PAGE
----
Nov 18th, 2019
NANAIMO: This week, the Supreme Court of BC will hear the case of a mother who objected to her children being forced to participate in two supernatural rituals at their Port Alberni public school.
In 2015, the school required children to participate in a ceremony whereby smoke from burning sage was fanned over the classroom’s children for purposes of cleansing their spirits of negative energy. Later in the school year, a prayer was offered at a mandatory student assembly.
The Justice Centre for Constitutional Freedoms (jccf.ca) represents Candice Servatius in her action against School District 70 (Port Alberni). The case deals with the right of citizens to be free from government-compelled religion and creeds, and the state’s duty of neutrality. The case is scheduled to be heard from Monday, November 18 through Friday November 22, 2019 at the B.C. Supreme Court, 35 Front Street, in Nanaimo, BC. The hearing will commence at 10 AM each day and conclude at 4 PM, and is open to the public.
In September of 2015, Candice Servatius received a letter from the principal of John Howitt Elementary School (JHES) in Port Alberni, BC, where her two children attend. The letter informed parents that JHES would be hosting a “Traditional Nuu-chah-nulth Classroom/Student Cleansing” performed by a “Nuu-chah-nulth Member” in the school’s classrooms. The letter did not provide a date for when these cleansing rituals would take place. The term Nuu-chah-nulth is used to describe fifteen related First Nation tribes who live on the southwest coast of Vancouver Island.
The letter from the school described specific beliefs of the Nuu-chah-nulth: “everything is one, all is connected” and “everything has a spirit.” The school’s letter described in detail how the cleansing ritual would “cleanse” the classroom of “energy” and cleanse the “spirits” of the students. The letter claimed that without cleansing, the classroom and even the furniture would harbour negative “energy” and would not be safe until the “energy” was “released.” The letter stated that each student would participate in the cleansing ritual by holding onto a cedar branch while having “smoke from Sage fanned over [their] body and spirit.”
Concerned about the explicitly supernatural and religious nature of the cleansing ritual, and how it conflicted with her own family’s religious beliefs, Mrs. Servatius immediately went to the school to learn more. When she arrived, she was shocked to find out that the ritual had already been imposed on her nine-year old daughter. Mrs. Servatius had received less than 24 hours of notice from the school, and did not have the opportunity to opt her child out of the religious ritual.
Mrs. Servatius’ daughter recounted her experience in the classroom to her mother and has sworn an Affidavit, filed with the Court. The daughter’s Affidavit illustrates the difference between learning about First Nations’ people and culture, which she testified she enjoys, and being compelled against her will to participate in a supernatural ritual contrary to her own deeply held convictions. When she expressed to her teacher that she did not want to participate, the teacher told the girl that it would be “rude” not to participate in the ritual and that “all” the students were “required” to participate.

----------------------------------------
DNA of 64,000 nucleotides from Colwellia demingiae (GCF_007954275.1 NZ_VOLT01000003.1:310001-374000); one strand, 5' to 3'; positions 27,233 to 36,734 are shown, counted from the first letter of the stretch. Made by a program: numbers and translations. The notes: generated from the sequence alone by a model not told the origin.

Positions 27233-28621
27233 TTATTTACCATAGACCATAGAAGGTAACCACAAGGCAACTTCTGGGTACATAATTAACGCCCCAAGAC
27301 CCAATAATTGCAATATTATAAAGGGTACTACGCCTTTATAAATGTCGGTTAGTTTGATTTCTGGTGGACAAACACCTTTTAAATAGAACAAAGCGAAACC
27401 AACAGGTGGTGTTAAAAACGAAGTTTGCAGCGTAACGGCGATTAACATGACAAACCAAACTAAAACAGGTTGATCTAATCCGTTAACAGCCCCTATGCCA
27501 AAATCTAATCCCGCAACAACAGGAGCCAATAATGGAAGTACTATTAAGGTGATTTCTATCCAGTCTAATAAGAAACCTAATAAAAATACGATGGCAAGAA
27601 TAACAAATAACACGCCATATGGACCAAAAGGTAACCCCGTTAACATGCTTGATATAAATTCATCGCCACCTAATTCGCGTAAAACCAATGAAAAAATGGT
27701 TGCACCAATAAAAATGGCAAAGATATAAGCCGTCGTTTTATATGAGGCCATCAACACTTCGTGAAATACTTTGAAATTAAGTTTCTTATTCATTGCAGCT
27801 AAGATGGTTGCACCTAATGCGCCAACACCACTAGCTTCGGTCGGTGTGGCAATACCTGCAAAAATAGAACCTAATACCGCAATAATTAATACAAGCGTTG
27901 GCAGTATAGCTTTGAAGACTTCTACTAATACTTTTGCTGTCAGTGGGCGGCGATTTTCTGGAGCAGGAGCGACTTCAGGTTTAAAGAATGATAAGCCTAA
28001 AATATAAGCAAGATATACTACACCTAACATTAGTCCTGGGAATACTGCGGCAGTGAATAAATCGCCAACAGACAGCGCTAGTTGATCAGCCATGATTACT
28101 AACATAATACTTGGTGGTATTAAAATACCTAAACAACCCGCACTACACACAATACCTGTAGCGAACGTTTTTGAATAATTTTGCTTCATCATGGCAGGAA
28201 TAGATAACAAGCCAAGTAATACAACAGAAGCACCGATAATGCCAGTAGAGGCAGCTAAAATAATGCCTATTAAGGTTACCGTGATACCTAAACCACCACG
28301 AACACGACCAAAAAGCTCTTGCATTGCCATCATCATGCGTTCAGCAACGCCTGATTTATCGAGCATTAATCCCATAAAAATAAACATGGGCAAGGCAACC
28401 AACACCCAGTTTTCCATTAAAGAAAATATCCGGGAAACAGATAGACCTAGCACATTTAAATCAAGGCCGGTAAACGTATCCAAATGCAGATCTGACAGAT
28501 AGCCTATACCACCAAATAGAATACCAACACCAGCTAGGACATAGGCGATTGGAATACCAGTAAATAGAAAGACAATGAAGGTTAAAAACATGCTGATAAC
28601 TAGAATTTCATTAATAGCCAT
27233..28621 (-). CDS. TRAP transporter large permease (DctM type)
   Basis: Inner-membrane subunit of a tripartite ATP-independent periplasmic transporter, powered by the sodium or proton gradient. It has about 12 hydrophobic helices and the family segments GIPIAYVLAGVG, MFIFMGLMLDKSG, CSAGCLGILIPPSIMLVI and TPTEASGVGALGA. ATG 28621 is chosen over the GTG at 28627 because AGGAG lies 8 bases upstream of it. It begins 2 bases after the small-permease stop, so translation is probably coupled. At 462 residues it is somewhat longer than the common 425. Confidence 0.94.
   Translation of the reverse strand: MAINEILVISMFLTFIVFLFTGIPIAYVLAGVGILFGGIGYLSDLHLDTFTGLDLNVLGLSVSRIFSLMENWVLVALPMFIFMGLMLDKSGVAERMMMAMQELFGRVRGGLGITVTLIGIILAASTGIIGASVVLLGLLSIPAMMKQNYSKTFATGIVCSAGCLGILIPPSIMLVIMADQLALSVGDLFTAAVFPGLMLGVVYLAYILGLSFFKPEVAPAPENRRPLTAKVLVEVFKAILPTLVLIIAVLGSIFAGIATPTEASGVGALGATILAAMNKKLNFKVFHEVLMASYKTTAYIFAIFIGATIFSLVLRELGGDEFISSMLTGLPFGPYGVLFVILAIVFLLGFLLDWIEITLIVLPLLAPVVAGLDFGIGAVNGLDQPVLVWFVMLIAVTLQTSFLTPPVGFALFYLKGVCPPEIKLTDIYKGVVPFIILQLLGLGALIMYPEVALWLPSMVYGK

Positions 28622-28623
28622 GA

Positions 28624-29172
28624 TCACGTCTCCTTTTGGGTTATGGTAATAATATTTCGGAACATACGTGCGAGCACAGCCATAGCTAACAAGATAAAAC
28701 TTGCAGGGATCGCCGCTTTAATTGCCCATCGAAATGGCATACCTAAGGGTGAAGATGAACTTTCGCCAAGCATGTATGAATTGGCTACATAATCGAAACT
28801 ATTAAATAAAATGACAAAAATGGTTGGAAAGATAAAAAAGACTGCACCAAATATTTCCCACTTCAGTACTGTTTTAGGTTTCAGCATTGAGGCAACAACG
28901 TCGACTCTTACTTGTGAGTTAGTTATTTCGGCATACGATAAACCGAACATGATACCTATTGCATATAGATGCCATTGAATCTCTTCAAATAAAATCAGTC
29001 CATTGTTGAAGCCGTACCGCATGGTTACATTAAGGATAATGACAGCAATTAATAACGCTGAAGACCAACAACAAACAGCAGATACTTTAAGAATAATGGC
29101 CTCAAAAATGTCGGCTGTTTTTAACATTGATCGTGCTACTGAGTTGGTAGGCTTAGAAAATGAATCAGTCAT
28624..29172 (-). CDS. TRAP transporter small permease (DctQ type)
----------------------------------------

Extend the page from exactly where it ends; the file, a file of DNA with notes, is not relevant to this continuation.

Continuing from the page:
In January of 2016, Mrs. Servatius learned that a prayer based on First Nations spirituality had been performed at a JHES student assembly, with explicit references to an unspecified “god”. JHES did not notify parents.
School District 70 denies that the ceremonies and prayers that children are required to participate in violate the right of Mrs. Servatius and her children to be free of government-imposed religion, and claims that such rituals are merely “cultural”.
Witnesses for the Attorney General of B.C. and the Nuu-chul-nuth Tribal Council, both of whom are intervening in the case, testified during cross examinations that it is not consistent with First Nation’s practice to compel anyone to be smudged against their will, and that it is “unnecessary” to hold cleansing ceremonies in classrooms in order to teach about First Nations culture.
Section 76 of the B.C. School Act requires public schools to be conducted on “strictly secular and non-sectarian principles”.
The Justice Centre filed a petition on behalf of Mrs. Servatius in 2016. Affidavits from Mrs. Servatius and her daughter were also filed, as well as an expert witness on behalf of Mrs. Servatius. Full background information and case documents are available on the Justice Centre website.
“A neutral state represents a diverse public, and should not be hosting religious rituals, or ceremonies that appeal to the supernatural, in public schools,” noted John Carpay, President of the Justice Centre, which acts as counsel for Mrs. Servatius.
“Teaching children about different religions and spiritualities is good. However, requiring children to participate in a religious ritual or spiritual ceremony in public schools violates the Charter,” continued Carpay.